Comma Trouble

 

Comma Trouble

Published 2011-07-11

I’ve paid the bills coding in TCL, Perl, and (lately) Python for a long time. I’ve had a few fun digressions into C, C++ (really C with classes), and now Go, but I’ve been banging on the keyboard in dynamic languages for systems and web development since way before the millennium…

Before I came to find TDD a necessity, I had a lot of defensive coding habits. You know why: setting up the test and associated data and then finding you made a syntax error is frustrating – gotta setup the test again. One of those defensive habits was always putting a comma after the last item in a list to avoid missing the comma when adding another item. Here’s an example in Python:

def foo():
    l = [
        'a',
        'b',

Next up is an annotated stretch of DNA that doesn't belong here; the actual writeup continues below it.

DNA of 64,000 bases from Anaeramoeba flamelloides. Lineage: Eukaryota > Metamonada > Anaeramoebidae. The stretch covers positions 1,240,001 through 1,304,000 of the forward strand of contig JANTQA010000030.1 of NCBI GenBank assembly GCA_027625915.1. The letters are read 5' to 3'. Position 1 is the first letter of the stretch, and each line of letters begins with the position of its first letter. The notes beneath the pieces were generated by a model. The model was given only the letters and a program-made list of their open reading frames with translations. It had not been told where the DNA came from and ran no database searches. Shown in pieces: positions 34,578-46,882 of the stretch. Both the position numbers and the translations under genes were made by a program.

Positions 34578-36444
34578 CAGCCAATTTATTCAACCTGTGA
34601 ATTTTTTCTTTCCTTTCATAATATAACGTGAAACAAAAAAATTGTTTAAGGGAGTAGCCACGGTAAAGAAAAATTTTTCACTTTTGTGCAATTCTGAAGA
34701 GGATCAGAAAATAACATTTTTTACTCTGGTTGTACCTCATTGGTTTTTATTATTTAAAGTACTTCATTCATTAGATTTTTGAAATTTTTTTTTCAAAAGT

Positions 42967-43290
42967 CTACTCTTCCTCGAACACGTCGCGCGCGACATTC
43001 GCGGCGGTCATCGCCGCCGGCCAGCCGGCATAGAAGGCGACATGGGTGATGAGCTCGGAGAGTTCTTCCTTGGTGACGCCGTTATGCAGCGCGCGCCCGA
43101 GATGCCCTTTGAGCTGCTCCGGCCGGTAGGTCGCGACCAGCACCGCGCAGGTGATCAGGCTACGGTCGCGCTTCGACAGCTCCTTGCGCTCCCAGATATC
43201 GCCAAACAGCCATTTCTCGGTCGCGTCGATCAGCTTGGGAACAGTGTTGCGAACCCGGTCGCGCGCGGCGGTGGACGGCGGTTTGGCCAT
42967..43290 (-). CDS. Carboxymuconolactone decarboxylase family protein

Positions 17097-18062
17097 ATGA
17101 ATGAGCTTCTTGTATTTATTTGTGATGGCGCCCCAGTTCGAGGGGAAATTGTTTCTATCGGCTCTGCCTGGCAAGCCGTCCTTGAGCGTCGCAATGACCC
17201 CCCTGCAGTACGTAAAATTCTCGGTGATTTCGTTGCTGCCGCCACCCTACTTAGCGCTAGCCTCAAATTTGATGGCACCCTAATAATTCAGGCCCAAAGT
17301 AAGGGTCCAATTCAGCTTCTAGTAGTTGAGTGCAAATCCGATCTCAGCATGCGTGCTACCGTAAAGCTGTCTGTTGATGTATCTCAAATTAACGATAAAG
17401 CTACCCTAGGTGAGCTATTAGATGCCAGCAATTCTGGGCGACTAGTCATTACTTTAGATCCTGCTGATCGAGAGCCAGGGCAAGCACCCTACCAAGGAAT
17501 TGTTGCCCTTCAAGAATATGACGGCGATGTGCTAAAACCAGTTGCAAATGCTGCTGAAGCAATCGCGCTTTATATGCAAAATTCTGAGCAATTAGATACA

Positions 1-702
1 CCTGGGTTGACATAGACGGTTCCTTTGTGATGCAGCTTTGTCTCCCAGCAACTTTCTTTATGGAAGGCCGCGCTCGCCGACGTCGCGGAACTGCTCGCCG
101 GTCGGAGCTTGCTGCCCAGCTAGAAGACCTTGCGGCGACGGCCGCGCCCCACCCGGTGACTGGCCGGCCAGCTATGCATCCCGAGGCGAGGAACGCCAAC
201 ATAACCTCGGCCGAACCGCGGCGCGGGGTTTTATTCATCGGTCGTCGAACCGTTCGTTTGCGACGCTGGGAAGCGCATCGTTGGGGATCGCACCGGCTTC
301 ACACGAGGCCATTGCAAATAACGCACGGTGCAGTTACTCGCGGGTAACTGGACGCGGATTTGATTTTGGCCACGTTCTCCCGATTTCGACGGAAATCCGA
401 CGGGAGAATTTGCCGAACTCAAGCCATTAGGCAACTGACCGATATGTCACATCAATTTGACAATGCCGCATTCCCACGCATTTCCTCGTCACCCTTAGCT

'c',
        ]

Or similarly, creating a visual reminder for languages that don’t allow the extra comma (my fave, SQL):

CREATE TABLE IF NOT EXISTS `foo` (
    `id`                 int(11)   NOT NULL auto_increment
  , `user_id`            int(11)   NOT NULL
  , `create_time`        timestamp NOT NULL DEFAULT CURRENT_TIMESTAMP
  ...

The other day I was preloading data in a template for use in some DHTML – you select an item, and a drop down gets populated based on that item – standard stuff. Following my old habit, I added a comma after the last item in the Javascript list. Worked fine in FF, Chrome, and Safari, but IE counted the list as one longer than the others and the DHTML broke. I Qunit tests for the Javascript, so running it in IE showed the issue quickly, but it put a nail in the coffin of that habit.

As I’ve gone over to the dark side and become a dedicated unit tester, a lot of those old habits are no longer necessary. As long as I have good coverage (famous last words), I’ll catch the missing commas before I push to prod.